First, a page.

Agua Azul Waterfalls

In the middle of the Chiapas rainforest, a little creek called Agua Azul (Blue Water) runs in an area that Tzeltal Native American community know as Water Mountains. It is a Tulija river slope, which is a slope of the Usumacinta river itself.

In the middle of the Chiapas rainforest, a little creek called Agua Azul (Blue Water) runs in an area that Tzeltal Native American community know as Water Mountains. It is a Tulija river slope, which is a slope of the Usumacinta river itself. The name of the river comes from the fact that in a certain part of its route to the sea, the water has dug holes in the limestone as a ladder, known in geology slang as “gours”, where water pools acquire a beautiful turquoise color.

This phenomenon takes place because many types of sediment, calcium carbonate and magnesium hydroxide, both of a beige whitish color, compose the limestone. For natural causes when light travels through water, water absorbs the entire color spectrum except blue, which reaches the clear bottom and is reflected back to the surface. The result is so impressive that Agua Azul has overcome a major tourist spot in recent years.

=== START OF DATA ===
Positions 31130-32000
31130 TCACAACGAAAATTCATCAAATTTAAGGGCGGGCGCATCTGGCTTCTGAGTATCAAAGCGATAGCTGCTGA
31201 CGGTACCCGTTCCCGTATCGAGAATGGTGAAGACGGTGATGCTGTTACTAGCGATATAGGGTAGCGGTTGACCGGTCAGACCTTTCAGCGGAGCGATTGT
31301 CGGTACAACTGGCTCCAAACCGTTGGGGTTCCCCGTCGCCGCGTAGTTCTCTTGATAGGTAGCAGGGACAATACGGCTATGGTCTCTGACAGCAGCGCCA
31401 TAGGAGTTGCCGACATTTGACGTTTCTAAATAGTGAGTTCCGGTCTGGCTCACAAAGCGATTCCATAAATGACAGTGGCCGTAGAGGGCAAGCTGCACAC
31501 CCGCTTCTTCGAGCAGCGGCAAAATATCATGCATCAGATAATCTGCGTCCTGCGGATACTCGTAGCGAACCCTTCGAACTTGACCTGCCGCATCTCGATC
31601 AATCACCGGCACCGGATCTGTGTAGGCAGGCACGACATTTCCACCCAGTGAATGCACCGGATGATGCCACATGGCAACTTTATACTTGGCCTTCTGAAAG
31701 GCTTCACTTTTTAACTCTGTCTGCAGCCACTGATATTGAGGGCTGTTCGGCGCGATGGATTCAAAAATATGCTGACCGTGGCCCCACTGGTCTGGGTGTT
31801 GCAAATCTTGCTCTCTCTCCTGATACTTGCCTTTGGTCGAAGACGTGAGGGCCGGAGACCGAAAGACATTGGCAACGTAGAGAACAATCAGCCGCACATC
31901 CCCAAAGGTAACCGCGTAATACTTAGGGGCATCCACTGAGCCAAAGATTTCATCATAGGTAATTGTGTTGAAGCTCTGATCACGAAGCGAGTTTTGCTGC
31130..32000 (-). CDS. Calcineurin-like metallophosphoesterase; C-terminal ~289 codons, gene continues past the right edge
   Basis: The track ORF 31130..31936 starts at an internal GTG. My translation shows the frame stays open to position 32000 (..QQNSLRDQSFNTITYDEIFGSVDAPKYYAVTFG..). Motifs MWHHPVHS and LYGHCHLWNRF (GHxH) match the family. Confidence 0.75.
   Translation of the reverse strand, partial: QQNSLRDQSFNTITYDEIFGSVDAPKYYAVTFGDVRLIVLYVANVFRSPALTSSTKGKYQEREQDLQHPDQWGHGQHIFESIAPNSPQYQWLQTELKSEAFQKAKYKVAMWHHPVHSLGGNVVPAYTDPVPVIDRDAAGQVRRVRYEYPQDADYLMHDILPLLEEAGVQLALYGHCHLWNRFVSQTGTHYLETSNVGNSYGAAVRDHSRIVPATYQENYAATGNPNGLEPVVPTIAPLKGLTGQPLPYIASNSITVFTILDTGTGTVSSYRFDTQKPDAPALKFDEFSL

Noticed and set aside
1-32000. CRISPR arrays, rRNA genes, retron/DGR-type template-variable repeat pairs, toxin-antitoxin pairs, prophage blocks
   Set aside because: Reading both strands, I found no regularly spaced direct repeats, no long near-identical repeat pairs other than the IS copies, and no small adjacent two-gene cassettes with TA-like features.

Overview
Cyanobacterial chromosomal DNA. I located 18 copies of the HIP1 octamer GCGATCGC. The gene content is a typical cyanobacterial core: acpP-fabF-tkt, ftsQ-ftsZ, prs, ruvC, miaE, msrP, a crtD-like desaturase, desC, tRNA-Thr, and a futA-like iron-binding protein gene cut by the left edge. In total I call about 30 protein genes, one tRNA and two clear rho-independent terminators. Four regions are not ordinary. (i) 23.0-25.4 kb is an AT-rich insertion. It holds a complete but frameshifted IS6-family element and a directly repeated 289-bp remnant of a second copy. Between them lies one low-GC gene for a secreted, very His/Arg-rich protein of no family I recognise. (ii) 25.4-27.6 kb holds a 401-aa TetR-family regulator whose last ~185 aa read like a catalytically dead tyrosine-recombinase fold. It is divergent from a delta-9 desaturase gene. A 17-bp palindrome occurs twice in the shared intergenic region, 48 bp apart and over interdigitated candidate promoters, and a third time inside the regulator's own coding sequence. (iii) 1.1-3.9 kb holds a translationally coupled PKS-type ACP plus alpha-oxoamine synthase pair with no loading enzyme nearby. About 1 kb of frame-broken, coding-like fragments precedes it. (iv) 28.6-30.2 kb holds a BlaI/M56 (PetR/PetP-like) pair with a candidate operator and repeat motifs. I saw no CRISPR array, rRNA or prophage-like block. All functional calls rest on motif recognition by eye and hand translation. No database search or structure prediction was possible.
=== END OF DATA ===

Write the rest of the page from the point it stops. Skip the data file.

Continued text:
The large amount of visitors without a proper control made authorities declare Agua Azul a Federal Protected Forest and Wildlife Refuge in 1980 , and Biosphere Special Reserve some years later. It is allowed to swim in the waterfalls, camping in the surroundings. Up river there is an area where you can practice rafting, very popular among hikers, bird watchers, painters and photographers.

You can get there by highway from Palenque which is 42 kilometers north, or from San Cristobal de las Casas, which is 125 kilometers south. It is recommended to visit the waterfalls during the dry season (from December to July) because it is when sun constantly allows them to glow with their characteristic color. Although the rainy season increases its spectacular flow. Use light clothes and walking shoes, average temperature is 77ºF. You can find handcrafts and typical food in neighboring communities.

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